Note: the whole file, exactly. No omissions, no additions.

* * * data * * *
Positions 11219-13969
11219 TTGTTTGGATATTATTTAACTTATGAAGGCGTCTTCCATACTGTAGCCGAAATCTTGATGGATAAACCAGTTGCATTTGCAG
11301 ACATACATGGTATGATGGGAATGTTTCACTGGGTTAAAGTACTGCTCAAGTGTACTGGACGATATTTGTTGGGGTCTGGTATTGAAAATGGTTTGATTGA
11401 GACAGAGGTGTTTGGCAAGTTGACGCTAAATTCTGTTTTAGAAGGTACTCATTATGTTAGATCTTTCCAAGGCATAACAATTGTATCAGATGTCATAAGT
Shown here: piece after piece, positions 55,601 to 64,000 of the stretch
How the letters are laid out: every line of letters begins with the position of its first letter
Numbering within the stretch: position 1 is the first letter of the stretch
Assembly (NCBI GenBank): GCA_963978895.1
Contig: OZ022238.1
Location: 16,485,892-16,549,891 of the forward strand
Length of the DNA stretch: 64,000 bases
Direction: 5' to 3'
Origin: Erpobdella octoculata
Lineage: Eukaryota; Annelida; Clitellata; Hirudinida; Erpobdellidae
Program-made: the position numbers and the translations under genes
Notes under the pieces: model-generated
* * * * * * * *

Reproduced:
Positions 11219-13969
11219 TTGTTTGGATATTATTTAACTTATGAAGGCGTCTTCCATACTGTAGCCGAAATCTTGATGGATAAACCAGTTGCATTTGCAG
11301 ACATACATGGTATGATGGGAATGTTTCACTGGGTTAAAGTACTGCTCAAGTGTACTGGACGATATTTGTTGGGGTCTGGTATTGAAAATGGTTTGATTGA
11401 GACAGAGGTGTTTGGCAAGTTGACGCTAAATTCTGTTTTAGAAGGTACTCATTATGTTAGATCTTTCCAAGGCATAACAATTGTATCAGATGTCATAAGT
Shown here: piece after piece, positions 55,601 to 64,000 of the stretch
How the letters are laid out: every line of letters begins with the position of its first letter
Numbering within the stretch: position 1 is the first letter of the stretch
Assembly (NCBI GenBank): GCA_963978895.1
Contig: OZ022238.1
Location: 16,485,892-16,549,891 of the forward strand
Length of the DNA stretch: 64,000 bases
Direction: 5' to 3'
Origin: Erpobdella octoculata
Lineage: Eukaryota; Annelida; Clitellata; Hirudinida; Erpobdellidae
Program-made: the position numbers and the translations under genes
Notes under the pieces: model-generated